Beyond that, it seems infographics and podcasts are still relatively niche interests among the tech pro audience.
The ideal length of product marketing videos
According to our research, if you’re creating videos in excess of five minutes, you may only be appealing to about 15% of your target tech pro customer base.
Likewise, don’t assume that the “short and sweet” approach is always best, either. Even fewer respondents — roughly 13% — said they prefer videos to be under a minute long.
By far, the most popular video length option was a “sweet spot” between the two timeframes: over 71% of respondents said they prefer videos to be between two and five minutes.
This suggests that very short videos may risk coming off as unsubstantial and salesy; while longer videos may be taxing on viewers’ patience.
Where & what are they watching?
A whopping 93% of respondents said they watch videos on YouTube, once again proving the importance of the video platform to the state of B2B marketing and consumer video consumption.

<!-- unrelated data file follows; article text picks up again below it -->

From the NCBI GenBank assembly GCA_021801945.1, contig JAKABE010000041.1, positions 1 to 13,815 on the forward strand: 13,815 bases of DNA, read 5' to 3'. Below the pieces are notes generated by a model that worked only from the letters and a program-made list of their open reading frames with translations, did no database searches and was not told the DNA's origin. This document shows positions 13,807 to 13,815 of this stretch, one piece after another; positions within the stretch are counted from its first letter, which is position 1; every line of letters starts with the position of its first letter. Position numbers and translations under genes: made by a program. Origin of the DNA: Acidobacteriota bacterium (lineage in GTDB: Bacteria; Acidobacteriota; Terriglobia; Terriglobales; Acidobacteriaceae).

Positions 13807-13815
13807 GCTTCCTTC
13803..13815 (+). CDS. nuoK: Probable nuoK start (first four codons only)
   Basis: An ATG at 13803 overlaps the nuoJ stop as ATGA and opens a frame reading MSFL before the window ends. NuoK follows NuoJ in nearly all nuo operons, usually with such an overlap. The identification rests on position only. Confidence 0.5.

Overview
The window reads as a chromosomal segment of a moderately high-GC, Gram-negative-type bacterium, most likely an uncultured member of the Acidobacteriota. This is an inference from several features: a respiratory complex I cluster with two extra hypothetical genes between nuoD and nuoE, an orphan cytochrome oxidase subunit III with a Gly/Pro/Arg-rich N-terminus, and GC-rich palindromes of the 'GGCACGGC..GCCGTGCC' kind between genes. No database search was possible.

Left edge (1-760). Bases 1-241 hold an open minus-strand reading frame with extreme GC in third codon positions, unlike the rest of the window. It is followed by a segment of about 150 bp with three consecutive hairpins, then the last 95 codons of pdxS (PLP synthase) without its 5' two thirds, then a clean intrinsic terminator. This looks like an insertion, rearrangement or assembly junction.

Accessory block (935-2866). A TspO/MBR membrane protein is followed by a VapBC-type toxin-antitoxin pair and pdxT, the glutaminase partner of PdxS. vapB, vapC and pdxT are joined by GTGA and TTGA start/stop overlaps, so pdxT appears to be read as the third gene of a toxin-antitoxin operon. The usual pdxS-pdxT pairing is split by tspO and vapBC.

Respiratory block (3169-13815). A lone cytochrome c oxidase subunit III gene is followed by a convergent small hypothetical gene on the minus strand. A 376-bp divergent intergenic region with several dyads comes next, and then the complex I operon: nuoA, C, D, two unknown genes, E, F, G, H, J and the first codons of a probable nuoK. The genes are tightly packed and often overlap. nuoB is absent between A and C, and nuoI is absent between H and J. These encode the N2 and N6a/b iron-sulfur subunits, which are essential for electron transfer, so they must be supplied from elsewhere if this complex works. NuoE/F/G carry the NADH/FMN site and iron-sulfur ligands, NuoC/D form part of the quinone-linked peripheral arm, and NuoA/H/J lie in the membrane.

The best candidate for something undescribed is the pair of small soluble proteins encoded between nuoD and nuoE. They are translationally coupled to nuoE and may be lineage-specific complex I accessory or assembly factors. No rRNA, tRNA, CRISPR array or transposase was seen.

Once on YouTube, technology professionals tend to split their time between technical how-to videos for personal use and how-to videos for work purposes.
This makes sense for buyers who already chose to work with technology in their career, as it stands to reason they may also take interest in technology outside of work.
But they also make plenty of time for videos about hobbies and personal interests not having to do with technology.
Most importantly for manufacturers: this audience doesn’t make much of an effort to seek out videos regarding specific manufacturers or software companies.
The takeaway from that is to keyword your videos wisely and topically. Don’t assume the audience wants to find you, no matter how comprehensive your solution is. Instead, focus on what your audience needs and how they phrase what they need.
Keyword-finding tools like keywordtool.io/youtube allow you to search for popular video tags by topic on YouTube, Google, and other platforms.
What they want to see from manufacturers
Think customer testimonials, Q&As with industry experts, and executive perspectives should be the bread and butter of your B2B video marketing approach? Think again if you’re targeting technology professionals.
Those were the three lowest-rated content types when we asked the question: “What kind of video content would you most like from manufacturers/software companies?”
Instead, those surveyed seem to vastly prefer a simpler, more straightforward approach.
In order, the type of content those surveyed said they most wanted from manufacturers/software providers are product overviews, how-to technical information, and to a lesser extent, product comparisons (something which received very split responses).